Figure 5 shows the magnetic properties of magnetic nanoparticles (MC-IOPs). The synthesized MC-IOPs indicate a superparamagnetic behaviour, as evidenced by zero coercivity and remanance on the magnetization loop. A saturation magnetization of ~50 emu/g was determined for the MC-IOPs which is relatively lower than that of the bulk value of Fe3O4 (70 emu/g). The higher value of magnetization of MC-IOPs makes them very susceptible to magnetic fields, and easily separates from the solid and liquid phases.

thumbnailFigure 5. Magnetisation curve of magnetite obtained by VSM at room temperature.

Biocompatibility and cellular labeling of MC-IOPs

MTT assays were performed to evaluate the cytotoxicity corresponding to the biocompatibility of the materials on RAW cell. Figure 6 shows the representative data of cyto-toxicities from three different experiments with increasing concentration of the MC-IOPs. The MC-IOPs at low concentration (<10 mg/ml) showed relatively no significant toxicity on the cells. The cell viabilities in the presence of MC-IOPs suspension ranged between 97–120% of the control in all experiments. At a maximum MC-IOPs concentration (>15 mg/ml), the mean cell viabilities of the cell lines showed about 88–97% viability compared with that of the control. Interestingly, even at high concentrations of MC-IOPs up to 100 mg/ml, which is 9~12-fold higher than the concentration required for high efficiency of intravenous injection, MC-IOPs showed no obvious negative effect on cell viability. This means that the cell viability, after exposure to different concentrations of the MC-IOPs assessed in RAW cells, apparently unaltered in the entire test dosage range from 0.05 to 0.2 mg after the 4 h of exposure, as depicted in Figure 6. The probable reason for high compatibility could be the highly biocompatible natural polymer of chitosan.

thumbnailFigure 6. Toxicity evaluation of MC-IOPs on RAW cells by MTT assay. Different volume (50 ~200 μl) of the nanoparticles was used form the stock MC-IOPs (11.2 mg/ml).

Semiqantitative microscopic analysis showed that the MC-IOPs were incorporated by RAW cells in a concentration and time dependent manner, Figure 7. At the low concentration of the MC-IOPs, only few cells showed intracytoplasmatic Prussian blue positive particles, Figure 7A(b). At a high concentration of the MC-IOPs, virtually all cells contained several Prusssian blue-stained, Figure 7A(c), and no cellular loss or damage was observed. Whatever the MC-IOPs concentration, the RAW cells stated internalize the MC-IOPs after 30 min, Figure 7A(b) and 7(c), inset and reached a plateau after 3~4 h, Figure 7A(c). Furthermore, colorimetric quantitative method was used to determine and confirm dose-dependent nanoparticle internalization by observing the RAW cell microscopically (Figure 7B). At our optimal experimental setting based on the morphological observation (10~20 MC-IOPs for 2 h incubation time, Figure 7A(b) and 7(c), the macrophages RAW cells contained an average of 8.53 ± 0.31 pg (iron/cell), Figure 7B. Similarly, Figure 7C demonstrates the side scattering (SSC) distribution of cell shifted with increasing concentration of the MC-IOPs, which means an increase in granularity with increasing MC-IOPs concentration. This finding is important because we suspect the phagocytosed MC-IOPs became endosomes and thereby increased the granularity found in flow cytometry. These results further support the semiquantitative microscopic analysis (Prussian blue-stained).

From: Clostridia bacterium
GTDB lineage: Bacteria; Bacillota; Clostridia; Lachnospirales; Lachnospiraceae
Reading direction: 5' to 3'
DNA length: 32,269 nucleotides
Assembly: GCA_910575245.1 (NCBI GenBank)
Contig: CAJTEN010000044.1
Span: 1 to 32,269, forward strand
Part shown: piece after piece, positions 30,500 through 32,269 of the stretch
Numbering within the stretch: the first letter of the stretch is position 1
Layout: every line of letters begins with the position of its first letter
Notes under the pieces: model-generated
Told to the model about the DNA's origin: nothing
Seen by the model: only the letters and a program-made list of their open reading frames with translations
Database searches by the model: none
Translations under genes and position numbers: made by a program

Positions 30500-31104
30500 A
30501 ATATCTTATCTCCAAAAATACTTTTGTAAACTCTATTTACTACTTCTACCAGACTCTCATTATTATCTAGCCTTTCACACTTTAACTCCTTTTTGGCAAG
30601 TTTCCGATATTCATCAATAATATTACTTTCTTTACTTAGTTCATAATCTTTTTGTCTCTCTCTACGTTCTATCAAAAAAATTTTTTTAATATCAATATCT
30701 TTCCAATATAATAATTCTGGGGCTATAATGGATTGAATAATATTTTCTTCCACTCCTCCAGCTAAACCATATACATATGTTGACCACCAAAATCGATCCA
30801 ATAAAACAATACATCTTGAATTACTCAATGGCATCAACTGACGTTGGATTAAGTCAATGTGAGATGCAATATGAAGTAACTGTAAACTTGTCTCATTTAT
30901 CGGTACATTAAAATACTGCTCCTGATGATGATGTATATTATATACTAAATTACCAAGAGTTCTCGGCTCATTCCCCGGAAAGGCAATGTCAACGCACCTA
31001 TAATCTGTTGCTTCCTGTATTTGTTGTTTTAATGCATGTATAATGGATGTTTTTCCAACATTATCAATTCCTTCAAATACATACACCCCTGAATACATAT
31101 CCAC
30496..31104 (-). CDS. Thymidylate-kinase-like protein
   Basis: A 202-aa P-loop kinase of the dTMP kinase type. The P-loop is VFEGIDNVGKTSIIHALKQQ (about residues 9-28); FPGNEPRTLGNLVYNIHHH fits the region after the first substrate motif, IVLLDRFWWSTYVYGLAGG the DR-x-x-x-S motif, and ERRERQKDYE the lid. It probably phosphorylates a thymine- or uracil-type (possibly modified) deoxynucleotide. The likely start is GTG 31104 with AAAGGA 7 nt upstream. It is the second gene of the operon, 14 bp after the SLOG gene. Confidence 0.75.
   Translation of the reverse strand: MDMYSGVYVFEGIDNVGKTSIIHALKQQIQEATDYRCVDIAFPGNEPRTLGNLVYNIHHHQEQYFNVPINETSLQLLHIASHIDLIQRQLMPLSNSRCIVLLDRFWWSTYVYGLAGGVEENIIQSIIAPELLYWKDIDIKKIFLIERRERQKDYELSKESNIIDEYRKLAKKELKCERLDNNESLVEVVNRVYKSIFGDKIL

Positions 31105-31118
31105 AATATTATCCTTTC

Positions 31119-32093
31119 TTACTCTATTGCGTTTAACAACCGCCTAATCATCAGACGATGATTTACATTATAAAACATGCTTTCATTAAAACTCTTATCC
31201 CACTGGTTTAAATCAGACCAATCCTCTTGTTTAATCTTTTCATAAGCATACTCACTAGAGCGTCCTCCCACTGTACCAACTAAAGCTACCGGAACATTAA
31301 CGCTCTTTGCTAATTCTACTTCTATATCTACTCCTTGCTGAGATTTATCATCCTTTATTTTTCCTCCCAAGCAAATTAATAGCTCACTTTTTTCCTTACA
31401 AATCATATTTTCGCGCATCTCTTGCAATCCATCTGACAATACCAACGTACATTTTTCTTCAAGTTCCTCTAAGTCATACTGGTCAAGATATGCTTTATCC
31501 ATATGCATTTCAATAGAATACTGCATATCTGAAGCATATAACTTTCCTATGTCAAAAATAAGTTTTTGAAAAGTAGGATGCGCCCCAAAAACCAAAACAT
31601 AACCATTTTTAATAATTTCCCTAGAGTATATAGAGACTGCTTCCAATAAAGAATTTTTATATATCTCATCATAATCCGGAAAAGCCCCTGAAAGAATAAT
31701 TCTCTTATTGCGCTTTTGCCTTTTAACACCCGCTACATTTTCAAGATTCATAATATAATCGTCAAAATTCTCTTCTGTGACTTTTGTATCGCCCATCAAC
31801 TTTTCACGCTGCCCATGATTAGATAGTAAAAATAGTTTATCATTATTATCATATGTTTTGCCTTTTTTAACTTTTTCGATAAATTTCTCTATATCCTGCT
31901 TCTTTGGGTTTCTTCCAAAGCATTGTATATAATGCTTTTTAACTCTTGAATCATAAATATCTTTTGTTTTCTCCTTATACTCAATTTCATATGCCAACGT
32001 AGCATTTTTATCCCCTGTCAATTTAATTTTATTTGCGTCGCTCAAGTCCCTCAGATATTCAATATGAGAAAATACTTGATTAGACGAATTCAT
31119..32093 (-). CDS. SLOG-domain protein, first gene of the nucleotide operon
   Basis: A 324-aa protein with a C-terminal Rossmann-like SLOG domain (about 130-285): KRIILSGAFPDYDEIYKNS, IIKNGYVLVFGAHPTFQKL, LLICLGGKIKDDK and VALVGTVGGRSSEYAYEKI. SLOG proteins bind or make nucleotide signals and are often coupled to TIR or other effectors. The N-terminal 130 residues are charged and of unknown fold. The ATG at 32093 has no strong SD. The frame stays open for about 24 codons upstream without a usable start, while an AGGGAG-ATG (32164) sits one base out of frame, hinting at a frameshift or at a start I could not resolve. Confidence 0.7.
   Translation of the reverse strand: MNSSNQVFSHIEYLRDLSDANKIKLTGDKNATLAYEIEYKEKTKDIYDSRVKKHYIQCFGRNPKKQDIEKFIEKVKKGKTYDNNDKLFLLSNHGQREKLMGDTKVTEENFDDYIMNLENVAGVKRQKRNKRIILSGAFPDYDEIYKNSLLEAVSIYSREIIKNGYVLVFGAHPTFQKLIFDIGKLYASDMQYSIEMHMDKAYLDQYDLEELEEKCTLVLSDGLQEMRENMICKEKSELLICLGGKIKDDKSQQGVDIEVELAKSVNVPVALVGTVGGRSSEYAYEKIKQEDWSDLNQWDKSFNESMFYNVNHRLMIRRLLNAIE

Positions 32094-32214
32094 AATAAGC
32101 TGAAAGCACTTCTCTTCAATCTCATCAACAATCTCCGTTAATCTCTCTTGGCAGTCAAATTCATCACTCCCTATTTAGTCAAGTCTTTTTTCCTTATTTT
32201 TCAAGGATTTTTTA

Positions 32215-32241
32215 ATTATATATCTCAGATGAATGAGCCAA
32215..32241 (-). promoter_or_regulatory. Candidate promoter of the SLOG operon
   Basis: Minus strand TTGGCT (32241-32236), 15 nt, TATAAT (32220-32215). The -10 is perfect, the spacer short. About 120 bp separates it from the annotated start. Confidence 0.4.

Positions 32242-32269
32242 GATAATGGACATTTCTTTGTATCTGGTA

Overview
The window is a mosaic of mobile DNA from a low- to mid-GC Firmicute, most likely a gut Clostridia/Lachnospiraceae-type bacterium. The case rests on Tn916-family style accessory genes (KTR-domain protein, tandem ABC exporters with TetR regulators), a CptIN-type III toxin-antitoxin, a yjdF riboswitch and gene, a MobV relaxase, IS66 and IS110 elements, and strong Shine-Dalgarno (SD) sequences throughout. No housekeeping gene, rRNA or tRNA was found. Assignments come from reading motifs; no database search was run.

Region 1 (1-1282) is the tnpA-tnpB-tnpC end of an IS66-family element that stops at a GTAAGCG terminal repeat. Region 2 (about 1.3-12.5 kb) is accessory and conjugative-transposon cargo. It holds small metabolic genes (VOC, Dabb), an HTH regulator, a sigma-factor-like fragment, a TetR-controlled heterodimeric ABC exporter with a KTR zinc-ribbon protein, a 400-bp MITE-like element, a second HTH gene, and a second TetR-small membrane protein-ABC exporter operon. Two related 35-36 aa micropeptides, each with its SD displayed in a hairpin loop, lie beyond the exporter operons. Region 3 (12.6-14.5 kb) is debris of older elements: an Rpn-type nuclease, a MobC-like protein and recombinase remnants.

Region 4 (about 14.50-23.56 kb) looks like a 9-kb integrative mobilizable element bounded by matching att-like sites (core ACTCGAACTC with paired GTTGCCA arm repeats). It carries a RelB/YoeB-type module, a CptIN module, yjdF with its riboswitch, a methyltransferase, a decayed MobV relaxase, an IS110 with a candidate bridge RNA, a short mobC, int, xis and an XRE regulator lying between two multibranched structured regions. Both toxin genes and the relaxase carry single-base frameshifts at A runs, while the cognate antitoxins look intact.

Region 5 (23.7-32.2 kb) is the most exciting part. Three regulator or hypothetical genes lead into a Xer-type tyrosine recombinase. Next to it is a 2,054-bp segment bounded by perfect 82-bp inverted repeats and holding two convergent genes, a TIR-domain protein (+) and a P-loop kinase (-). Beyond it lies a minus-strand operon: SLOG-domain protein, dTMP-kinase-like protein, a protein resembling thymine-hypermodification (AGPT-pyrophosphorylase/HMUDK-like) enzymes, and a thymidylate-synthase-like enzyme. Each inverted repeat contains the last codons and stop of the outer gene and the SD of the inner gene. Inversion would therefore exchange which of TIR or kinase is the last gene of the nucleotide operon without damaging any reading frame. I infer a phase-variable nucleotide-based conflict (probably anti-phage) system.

thumbnailFigure 7. (A) Internalozation of MC-IOPs in RAW cells. Cells were cultured with different volume of MC-IOPs (11.2 mg/ml). Cytospin slides were stained with Prussian blue (iron staining) for RAW cells; (a) control cells, (b) and (c) cells incubated with 10 and 20 μl MC-IOPs for 5 h. Inset figure indicate the higher magnification and black arrow denote cell label with particles. Scale bars represent 10 μm. (B) Iron content in RAW cells. Cells were cultured with different concentration of MC-IONPs for 2 h, and incubated for 24 h with fresh medium. C, 1, 2 and 3 represent 0, 5, 10 and 20 μl of MC-IOPs from the stock 11.2 mg/ml, respectively). (C) Flow cytometry of RAW cells incubated with different concentrations of MC-IOPs as described in (A). The SSC signal (SSC-H) is increased with increased concentrations of MC-IOPs. Quantitative iron assessment was performed with a colorimetric method. Values are means of ± S.D. of iron content per single RAW cells (pg).

Magnetic resonance (MR) study of MC-IOPs